10-Step Guide to Get the Most Out of a Disaster Claim
Disaster claims—such as those made after a tornado or hurricane—are the most stressful types of claims. You are under extreme personal stress due to your loss, and the insurance company is likely to be overwhelmed by many other people suffering similar losses. So service can take more time.
Know Your Policy to Get the Best Claim Settlement
Your policy has several provisions that are spelled out in an addendum that is usually attached to the insurance policy declaration page. It can be confusing, so take the time to digest it thoroughly. Good, timely communication with the insurance company will help the claims process go as quickly as possible.
Your First Step in a Claim Is to Call the Insurance Company
The biggest mistake you can make when something goes wrong with your home or personal property is to delay calling the insurance company. You need to find out what you'll be compensated for, what deductible to expect, and if the cause is a covered peril.
Your insurance policy may contain a clause by which you agree to advise the insurer any time there is a material change in risk or liability. Potential damage to your home or others' property fits this description. Not following the insurance contract puts you at risk of nullifying your insurance. This is the last thing you want to do.
Your insurance company also has expertise that can help. A claim might seem fairly straightforward to you, but the insurance company has the expertise of an entire industry behind them to assess the real implications of damage.
Example Where Insurance Company Involvement Saves You Money
One example is water damage. Causes of water damage and hidden problems created by it aren't always clear to the untrained eye.
Sometimes people get water damage from a leaking pipe. They clean it up, have a plumber repair it, and figure it's a closed case. Although the plumber is an expert at repairing the leak, they will not consider the amount of water that has leaked into your floor and wall, do humidity tests, or ensure no mold appears.
Mold is usually not covered by insurance, so in this example, not having the right advice from the start would cost you thousands of dollars, and could even make it difficult to get insurance later. Your insurance could even be canceled for not doing proper repairs.
What to Do as Soon as Damage Happens in Your Home
At the time of the claim—when the loss is happening—things can be chaotic. While it's important to contact the insurance company right away, you have other responsibilities, too. They are:
- Prevent further loss.
- Salvage any items you can.
- Photograph and videotape the damage as soon as you can to provide this as additional proof of loss.
- Do not throw anything away. Your insurance company has a right to see the items if you expect to be compensated.
Say water is coming into your home from the roof. Prevent further loss by moving items out of the path of the water. If the water has damaged something, move it out of the way, but do not throw it in the garbage. You are preventing further loss by taking these actions and preventing further damage by moving items out of the way.
However, if the situation is dangerous,—a tree crashes through your roof, and you see that the tree could cause a roof collapse—it is not reasonable to put your life at risk to save a table and chairs.
Keep yourself and your family safe, and call for help.
Tips for Getting Reimbursements
- If you incur immediate expenses to protect your property, keep all receipts and document everything if you want to get compensated.
- Emergency expenses may be reimbursed, but non-urgent work and unapproved repairs may not be.
- The insurance contract may specify you cannot take on work without the insurance company's approval. So be very careful to get that approval before committing to hire any contractor.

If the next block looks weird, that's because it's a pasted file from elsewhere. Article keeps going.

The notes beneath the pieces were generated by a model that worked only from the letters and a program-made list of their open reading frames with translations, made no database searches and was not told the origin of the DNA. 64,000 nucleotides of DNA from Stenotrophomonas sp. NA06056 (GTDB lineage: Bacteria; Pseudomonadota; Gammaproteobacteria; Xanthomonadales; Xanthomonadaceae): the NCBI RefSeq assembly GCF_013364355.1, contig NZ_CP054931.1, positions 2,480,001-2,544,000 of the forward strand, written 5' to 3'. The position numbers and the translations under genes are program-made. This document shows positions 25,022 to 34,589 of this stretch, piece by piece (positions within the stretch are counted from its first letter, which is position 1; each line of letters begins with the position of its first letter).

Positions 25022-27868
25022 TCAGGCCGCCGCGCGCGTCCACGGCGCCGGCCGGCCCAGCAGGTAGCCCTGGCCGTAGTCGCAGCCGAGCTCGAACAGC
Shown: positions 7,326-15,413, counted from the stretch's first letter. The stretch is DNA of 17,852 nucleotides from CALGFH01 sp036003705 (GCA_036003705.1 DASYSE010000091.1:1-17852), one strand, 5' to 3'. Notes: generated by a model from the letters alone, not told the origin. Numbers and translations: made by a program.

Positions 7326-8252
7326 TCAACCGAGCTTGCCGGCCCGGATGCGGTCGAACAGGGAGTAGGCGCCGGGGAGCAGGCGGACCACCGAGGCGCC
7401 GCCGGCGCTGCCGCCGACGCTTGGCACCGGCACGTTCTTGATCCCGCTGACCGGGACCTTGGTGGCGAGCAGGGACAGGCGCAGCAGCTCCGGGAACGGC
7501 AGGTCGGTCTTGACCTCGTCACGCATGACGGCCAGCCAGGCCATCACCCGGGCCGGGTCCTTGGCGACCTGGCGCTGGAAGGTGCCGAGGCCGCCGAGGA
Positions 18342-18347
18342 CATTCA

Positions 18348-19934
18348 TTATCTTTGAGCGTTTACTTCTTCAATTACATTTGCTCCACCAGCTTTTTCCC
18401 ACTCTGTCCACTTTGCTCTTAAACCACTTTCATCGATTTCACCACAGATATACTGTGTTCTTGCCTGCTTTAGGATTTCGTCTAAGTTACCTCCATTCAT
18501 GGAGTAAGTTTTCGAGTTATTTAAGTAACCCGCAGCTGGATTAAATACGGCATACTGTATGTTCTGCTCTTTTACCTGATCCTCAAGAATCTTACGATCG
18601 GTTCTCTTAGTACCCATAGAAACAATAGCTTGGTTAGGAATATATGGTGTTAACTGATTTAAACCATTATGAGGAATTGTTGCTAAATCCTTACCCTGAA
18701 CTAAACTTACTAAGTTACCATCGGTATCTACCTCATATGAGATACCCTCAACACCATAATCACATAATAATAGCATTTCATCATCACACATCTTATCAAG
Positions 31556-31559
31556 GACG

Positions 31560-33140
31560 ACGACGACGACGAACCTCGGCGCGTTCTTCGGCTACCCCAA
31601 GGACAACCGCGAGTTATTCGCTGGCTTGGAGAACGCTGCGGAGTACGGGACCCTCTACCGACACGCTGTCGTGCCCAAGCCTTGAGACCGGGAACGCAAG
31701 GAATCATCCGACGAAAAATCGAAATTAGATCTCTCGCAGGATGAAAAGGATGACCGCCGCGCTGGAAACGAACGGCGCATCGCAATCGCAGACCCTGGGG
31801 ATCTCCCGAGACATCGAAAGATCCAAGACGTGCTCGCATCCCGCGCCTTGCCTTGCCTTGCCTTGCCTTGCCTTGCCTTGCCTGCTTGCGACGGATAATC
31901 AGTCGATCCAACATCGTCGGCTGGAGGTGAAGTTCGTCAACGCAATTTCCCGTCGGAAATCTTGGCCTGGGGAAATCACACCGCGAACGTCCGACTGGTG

Example When You Won't Get Paid in a Claim
Wind causes a tree to fall and damages property. You call in a crew to take care of the mess, and when the work is done, you send the bill to the insurance company thinking it will be reimbursed.
Because the insurance company was not given the opportunity to assess the damage, cause of loss, or the work required, they would not likely pay you.
If you call them before you take any action, they will take control of the situation and guide you on the steps to follow so that you can get paid. They must always be involved if you expect them to pay the costs. So be patient.
Will the Insurance Pay for Relocation and a Place to Live?
If the cause of the loss is covered by your insurance, and your home is made uninhabitable by the loss, then Additional Living Expenses (ALE) coverage included in your home policy will pay for temporary living expenses that exceed the normally incurred living expenses.
Even if you do not move out of your home, you may have some additional living expenses. Coverage typically includes:
- Eating out
- Temporary installations of communication lines
- Additional transportation costs, or anything that is reasonably costing you more money because of the claim.
This is very tricky coverage, so make sure to fully understand how it will be paid. Ask your representative what the limit is for your ALE, and get the approval of the insurance adjuster for long-term accommodations. Be sure you understand how much you will get paid. They will only pay for the actual costs of the loss. Expect to put out the money first and wait for reimbursement.
Why Is the Insurance Adjuster So Important?
Once you call the insurance company, they will assign an adjuster to your case and send you a proof of loss form to fill in.
The insurance adjuster is the person who is put in charge of working with you to settle your claim. The insurance adjuster is a professional who is trained in settling losses and assessing damage. They will report what they see to the insurance company, determine what work needs to be done to repair your home, and review your proof of loss items list.
Your agent or broker will not be making decisions on what is paid in a claim, the adjuster will. Your insurance agent or broker can help you if you need to understand your coverage better or what the words in the policy mean.
Some things the adjuster should review with you:
- Additional Living Expense allowance
- Deductible or if you qualify for a waiver of deductible
- Debris removal
- Storage of items (if required)
- Questions about proof of loss inventory list
- Outline what the steps will be in the claim and what to expect
Your adjuster will look at the actual loss and ultimately, after investigation, will decide the cause and what is covered.
Can You Get a Partial Payment Before the Claim Is Settled?
The adjuster may be able to grant interim claims payments for partial expenses to help get you on track. Make sure to ask about this, so you know what to expect.
You want to make sure to have good communication with the claims adjuster as they can be a source of help and guidance to getting the claim closed quickly.
Making Your Loss List and Proving It